Major QT interval prolongation and polymorphic tachycardia

N° 98
73-year-old woman with ischemic cardiomyopathy, treated with erythromycin and antihistamine for a community-acquired pneumonia with diarrhea; hospitalization for 3 episodes of severe syncope;
Major QT interval prolongation and polymorphic tachycardia

This patient presented syncopes occurring in the setting of an extremely long QT interval induced by the coexistence of ischemic heart disease, limit serum potassium values (3.5 at entry) as a result of diarrhea and by a double drug intake contributing to the prolongation of the QT interval: a macrolide and an antihistamine. The discontinuation of these treatments and potassium supplementation corrected this long QT pattern and avoided the recurrence of the torsades de pointes and syncopes. The list of medications to be avoided in the future because of their effect in prolonging of QT interval was conveyed to the patient and her attending physician.

The iatrogenic prolongation of the QT interval has been known for several decades with the discovery of torsades de pointes after the introduction of a quinidine treatment, a class 1 antiarrhythmic treatment prolonging the action potential and the QT interval by interfering with the functioning of the potassium channels. The prolongation of the QT interval is not only confined to medications prescribed for cardiology but can also be observed with certain psychotropics, antibiotics, antihistamines, etc. The potentially lethal risk of associated rhythm disorders represents a genuine nightmare for the pharmaceutical industry and for medical teams, since the occurrence of arrhythmias is most often rare or even exceptional but with catastrophic consequences. A number of drugs have been withdrawn from the market in this setting. The question of necessary minimum supervision is also raised. The possible increase in  QT interval following the introduction of macrolide therapy is known and associated with a modest but significant increase in the occurrence of a severe rhythm disorder (1 case per 8000 patients) or sudden death (1 case every 30,000 patients). The question of withdrawing this treatment from the market has arisen notwithstanding the fact that a macrolide is the first-line treatment for certain diseases (community pneumonia, Helicobacter pylori treatment, legionellosis) and the alternatives are few and are also associated with certain limits (undesirable effects, risk of resistance).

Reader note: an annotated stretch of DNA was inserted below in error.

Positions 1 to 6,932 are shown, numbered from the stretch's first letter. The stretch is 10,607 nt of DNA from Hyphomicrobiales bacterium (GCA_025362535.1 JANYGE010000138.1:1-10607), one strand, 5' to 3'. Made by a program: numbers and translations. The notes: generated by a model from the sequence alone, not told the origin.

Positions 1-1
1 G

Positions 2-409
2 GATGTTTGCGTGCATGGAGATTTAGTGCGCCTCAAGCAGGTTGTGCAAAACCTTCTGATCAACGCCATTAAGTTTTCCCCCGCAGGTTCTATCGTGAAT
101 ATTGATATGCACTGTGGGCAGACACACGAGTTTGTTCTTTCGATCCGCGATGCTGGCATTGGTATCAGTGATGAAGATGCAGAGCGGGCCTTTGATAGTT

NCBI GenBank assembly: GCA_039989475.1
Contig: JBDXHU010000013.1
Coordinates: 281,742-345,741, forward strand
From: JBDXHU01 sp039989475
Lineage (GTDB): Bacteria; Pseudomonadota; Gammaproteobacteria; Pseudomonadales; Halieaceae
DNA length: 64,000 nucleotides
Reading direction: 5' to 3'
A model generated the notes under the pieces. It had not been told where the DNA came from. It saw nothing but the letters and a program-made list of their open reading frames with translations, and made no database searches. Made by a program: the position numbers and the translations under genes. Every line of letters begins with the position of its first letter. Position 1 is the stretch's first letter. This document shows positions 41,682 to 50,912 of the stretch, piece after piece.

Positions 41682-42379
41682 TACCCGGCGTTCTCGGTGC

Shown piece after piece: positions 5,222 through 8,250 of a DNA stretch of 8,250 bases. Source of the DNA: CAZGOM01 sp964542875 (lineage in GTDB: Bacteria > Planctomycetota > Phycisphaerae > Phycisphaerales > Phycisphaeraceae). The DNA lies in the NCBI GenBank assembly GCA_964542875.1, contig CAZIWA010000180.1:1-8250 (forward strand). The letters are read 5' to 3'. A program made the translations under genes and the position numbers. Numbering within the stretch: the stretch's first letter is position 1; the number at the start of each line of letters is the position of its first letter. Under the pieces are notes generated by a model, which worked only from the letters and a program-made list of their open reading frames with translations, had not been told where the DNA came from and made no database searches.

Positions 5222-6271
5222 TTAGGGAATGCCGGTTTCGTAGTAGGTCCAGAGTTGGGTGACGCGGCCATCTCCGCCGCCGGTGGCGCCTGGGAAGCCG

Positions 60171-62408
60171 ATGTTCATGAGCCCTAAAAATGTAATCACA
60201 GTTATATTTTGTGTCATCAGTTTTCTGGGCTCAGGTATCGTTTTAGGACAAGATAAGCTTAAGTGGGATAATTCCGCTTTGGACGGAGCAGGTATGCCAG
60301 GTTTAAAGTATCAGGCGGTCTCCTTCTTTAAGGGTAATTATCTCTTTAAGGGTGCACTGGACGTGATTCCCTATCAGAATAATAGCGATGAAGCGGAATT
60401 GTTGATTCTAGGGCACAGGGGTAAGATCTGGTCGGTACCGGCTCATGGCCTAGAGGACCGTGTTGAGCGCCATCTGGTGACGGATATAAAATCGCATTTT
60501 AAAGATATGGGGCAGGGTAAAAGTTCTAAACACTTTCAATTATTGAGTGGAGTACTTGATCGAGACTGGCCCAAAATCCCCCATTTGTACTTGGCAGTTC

The question of the supervision to be proposed after the introduction of this treatment is raised. While the performing of a systematic electrocardiogram in hospitalized patients is likely achievable, such is not the case when introduction of the treatment is carried out at home. Moreover, the interpretation of the tracing and the detection of a prolonged QT interval may prove difficult (not in this patient in whom the increase in QT is "monstrous"). It is likely not recommended to prescribe two QT-prolonging medications at the same time and it is recommended to verify the electrocardiographic pattern in patients with one or more associated risk factors: hypokalemia, hypomagnesemia, etc.

Various cardiovascular (antiarrhythmics) and non-cardiovascular (psychotropics, antibiotics, antihistamines, etc.) drug classes can induce prolongation of the QT interval which can contribute to the occurrence of a torsade de pointes.
Major QT interval prolongation and polymorphic tachycardia